Though its time horizon can’t be predicted, artificial intelligence (AI) promises to foundationally influence modern society, for better or worse. A sub-genre of AI — machine learning — has garnered particular attention from the pundits for its potential impact on the world’s most important industries.
Due to the resulting hype, massive amounts of talent and resources are entering this space.
But what is machine learning and why should we care about it in the first place? The answer is that, in the broadest sense, machine learning models are an application of AI in which algorithms independently predict outcomes. In other words, these models can process large data sets, extract insights and make accurate predictions without the need for much human intervention.
Numerous value-generating implications result from the accelerated development of this technology, and many are poised to radically streamline the business world. Here are five of the most innovative use cases for machine learning. They’ll be coming into your life — at least your business life — sooner than you think.
1. Widescale use of autonomous vehicles
The wide-scale adoption of autonomous vehicles represents a far more efficient future for transportation. Early reports indicate that self-driving cars could reduce traffic-related fatalities by as much as 90 percent.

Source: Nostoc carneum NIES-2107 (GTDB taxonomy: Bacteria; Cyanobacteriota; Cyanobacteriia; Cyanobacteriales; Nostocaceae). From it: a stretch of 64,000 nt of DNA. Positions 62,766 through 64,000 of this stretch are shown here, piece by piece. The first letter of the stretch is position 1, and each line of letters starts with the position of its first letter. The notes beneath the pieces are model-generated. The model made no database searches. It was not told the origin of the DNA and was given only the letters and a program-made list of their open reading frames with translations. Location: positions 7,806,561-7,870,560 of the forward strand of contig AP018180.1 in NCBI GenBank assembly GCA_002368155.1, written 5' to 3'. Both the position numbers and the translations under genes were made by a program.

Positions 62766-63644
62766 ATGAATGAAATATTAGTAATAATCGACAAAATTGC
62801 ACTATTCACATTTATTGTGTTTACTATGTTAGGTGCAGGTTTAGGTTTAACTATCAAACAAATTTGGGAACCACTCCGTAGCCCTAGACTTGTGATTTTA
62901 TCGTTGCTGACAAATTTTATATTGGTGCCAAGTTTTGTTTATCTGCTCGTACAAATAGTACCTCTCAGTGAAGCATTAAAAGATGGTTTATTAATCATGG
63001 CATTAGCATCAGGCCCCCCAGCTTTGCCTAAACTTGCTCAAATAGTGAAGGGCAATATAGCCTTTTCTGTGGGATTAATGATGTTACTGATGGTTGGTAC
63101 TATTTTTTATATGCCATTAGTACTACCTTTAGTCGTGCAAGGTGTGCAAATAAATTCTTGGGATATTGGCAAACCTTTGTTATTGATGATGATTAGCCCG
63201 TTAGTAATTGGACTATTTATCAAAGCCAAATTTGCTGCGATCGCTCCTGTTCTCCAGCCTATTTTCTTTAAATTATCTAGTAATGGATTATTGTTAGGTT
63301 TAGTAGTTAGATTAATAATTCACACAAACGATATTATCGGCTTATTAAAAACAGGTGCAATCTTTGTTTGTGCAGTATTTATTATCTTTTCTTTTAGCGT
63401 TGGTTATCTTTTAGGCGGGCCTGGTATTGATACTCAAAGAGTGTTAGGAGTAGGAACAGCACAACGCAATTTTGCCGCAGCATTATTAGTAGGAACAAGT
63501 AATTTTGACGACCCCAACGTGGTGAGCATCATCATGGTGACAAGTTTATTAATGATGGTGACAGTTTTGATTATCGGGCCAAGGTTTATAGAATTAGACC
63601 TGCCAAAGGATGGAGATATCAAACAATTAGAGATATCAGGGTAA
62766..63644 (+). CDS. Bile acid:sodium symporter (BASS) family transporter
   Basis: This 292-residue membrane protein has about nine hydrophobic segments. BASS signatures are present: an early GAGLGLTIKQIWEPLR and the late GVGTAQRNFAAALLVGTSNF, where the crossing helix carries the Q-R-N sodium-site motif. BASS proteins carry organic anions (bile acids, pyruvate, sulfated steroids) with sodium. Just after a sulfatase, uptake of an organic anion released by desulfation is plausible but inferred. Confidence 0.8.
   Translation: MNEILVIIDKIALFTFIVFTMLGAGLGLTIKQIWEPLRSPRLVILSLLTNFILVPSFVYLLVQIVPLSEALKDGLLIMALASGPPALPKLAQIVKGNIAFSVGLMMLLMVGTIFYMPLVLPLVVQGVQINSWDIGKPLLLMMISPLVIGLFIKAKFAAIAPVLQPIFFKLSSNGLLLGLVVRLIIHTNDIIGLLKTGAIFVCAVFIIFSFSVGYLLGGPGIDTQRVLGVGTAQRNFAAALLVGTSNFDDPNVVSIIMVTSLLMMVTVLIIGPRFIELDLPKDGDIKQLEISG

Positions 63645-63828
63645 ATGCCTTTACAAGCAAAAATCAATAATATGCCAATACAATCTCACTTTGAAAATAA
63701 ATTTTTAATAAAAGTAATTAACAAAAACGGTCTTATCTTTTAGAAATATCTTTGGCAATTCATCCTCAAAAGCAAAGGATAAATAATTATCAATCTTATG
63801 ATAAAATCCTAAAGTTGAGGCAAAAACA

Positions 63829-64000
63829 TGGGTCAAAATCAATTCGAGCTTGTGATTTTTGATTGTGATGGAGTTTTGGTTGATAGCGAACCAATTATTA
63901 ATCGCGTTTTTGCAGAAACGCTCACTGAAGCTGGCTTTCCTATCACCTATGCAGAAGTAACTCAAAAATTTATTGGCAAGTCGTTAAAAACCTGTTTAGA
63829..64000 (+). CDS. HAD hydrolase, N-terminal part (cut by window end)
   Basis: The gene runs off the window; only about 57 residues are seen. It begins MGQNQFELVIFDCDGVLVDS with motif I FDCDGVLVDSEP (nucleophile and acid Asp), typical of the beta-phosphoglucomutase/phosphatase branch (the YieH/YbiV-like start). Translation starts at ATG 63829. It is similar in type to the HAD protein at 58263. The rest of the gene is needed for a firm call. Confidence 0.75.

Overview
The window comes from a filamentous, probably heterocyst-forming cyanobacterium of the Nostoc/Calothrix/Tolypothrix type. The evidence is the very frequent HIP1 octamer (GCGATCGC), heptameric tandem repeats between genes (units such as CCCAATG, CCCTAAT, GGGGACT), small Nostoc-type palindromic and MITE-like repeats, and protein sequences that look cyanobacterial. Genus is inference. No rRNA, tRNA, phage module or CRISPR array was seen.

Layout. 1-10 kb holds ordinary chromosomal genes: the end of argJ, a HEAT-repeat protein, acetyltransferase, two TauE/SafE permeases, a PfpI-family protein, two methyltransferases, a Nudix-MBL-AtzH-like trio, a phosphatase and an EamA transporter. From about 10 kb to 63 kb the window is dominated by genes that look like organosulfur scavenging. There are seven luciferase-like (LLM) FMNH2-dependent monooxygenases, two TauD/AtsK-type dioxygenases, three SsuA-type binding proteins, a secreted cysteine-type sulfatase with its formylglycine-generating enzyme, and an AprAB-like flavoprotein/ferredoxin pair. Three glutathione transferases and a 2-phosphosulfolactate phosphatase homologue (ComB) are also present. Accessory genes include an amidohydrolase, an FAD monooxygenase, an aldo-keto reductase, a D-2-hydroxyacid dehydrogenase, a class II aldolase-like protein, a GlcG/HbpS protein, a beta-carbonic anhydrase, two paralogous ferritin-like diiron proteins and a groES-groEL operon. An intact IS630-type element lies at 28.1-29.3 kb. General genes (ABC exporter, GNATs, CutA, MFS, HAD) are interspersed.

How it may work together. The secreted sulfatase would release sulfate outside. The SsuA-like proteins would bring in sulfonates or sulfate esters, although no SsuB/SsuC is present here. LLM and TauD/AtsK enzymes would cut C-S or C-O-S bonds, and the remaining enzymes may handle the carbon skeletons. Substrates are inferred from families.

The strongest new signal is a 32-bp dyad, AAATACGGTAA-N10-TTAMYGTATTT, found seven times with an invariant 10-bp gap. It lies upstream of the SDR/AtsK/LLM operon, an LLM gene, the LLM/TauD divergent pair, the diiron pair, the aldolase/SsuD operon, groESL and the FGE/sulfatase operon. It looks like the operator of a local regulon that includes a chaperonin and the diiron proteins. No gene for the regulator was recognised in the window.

Though we’re probably a few years away from consumer production, the adoption of autonomous vehicles by society is, at this point, inevitable. However, the time scale for adoption of this technology largely depends upon regulatory action, which often lies outside of the tech world’s control.
Software engineers developing these self-driving “fleets of the future” are relying heavily upon machine-learning technologies to power the algorithms that enable vehicles to operate autonomously. These models effectively integrate data points from a number of different sensors — lidar (a survey method using lasers), radars and cameras — to operate the vehicle. These deep-learning algorithms become more intelligent over time, leading to safer driving.
2. A more efficient healthcare network
Although a critical part of the economy, the healthcare industry still operates on top of an inefficient legacy infrastructure. A major point of concern is finding ways to preserve sensitive patient details while still optimizing the system.
Luckily, we can apply innovative machine learning algorithms (that operate without humans) to process large sets of healthcare data without breaching confidentiality contracts. Furthermore, we can use these models to better analyze and understand diagnoses, risk factors and coefficients of causation.
As Dr. Ed Corbett has pointed out: “It’s clear that machine learning puts another arrow in the quiver of clinical decision making.
Read the source article at Entrepreneur.
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